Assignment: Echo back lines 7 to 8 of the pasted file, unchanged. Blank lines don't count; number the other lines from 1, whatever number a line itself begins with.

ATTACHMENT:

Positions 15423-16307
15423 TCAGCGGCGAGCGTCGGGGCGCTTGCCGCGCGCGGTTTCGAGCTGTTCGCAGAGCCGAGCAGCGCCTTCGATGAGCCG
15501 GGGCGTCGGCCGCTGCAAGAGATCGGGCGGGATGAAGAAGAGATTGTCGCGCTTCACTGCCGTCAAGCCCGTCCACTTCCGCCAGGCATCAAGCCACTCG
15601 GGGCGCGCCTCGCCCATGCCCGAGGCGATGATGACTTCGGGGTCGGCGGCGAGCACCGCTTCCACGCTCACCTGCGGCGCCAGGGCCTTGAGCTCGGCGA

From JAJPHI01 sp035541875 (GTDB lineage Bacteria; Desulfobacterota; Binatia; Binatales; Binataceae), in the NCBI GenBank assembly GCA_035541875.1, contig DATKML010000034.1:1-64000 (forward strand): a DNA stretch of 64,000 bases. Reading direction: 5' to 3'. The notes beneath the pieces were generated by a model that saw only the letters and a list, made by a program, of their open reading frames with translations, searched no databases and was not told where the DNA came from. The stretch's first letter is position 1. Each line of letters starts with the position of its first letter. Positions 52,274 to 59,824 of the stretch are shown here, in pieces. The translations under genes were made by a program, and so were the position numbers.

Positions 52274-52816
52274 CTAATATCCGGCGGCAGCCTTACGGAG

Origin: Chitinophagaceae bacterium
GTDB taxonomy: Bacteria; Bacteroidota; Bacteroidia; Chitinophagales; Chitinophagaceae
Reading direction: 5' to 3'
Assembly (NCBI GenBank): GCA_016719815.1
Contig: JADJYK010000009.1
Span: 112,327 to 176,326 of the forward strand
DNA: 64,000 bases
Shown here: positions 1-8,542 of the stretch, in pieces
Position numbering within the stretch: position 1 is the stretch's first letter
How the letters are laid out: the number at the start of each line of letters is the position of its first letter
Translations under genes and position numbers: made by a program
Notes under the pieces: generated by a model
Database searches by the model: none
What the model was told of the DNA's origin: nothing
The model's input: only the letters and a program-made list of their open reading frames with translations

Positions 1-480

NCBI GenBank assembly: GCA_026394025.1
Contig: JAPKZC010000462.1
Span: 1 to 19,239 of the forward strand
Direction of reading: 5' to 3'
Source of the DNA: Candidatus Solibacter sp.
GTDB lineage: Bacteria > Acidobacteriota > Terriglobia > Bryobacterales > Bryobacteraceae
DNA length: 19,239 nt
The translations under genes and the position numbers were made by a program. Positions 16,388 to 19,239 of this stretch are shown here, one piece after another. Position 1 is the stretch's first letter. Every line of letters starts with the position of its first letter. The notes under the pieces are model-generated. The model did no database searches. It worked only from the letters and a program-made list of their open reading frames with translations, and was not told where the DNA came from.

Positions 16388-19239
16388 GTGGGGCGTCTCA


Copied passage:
52274 CTAATATCCGGCGGCAGCCTTACGGAG

Origin: Chitinophagaceae bacterium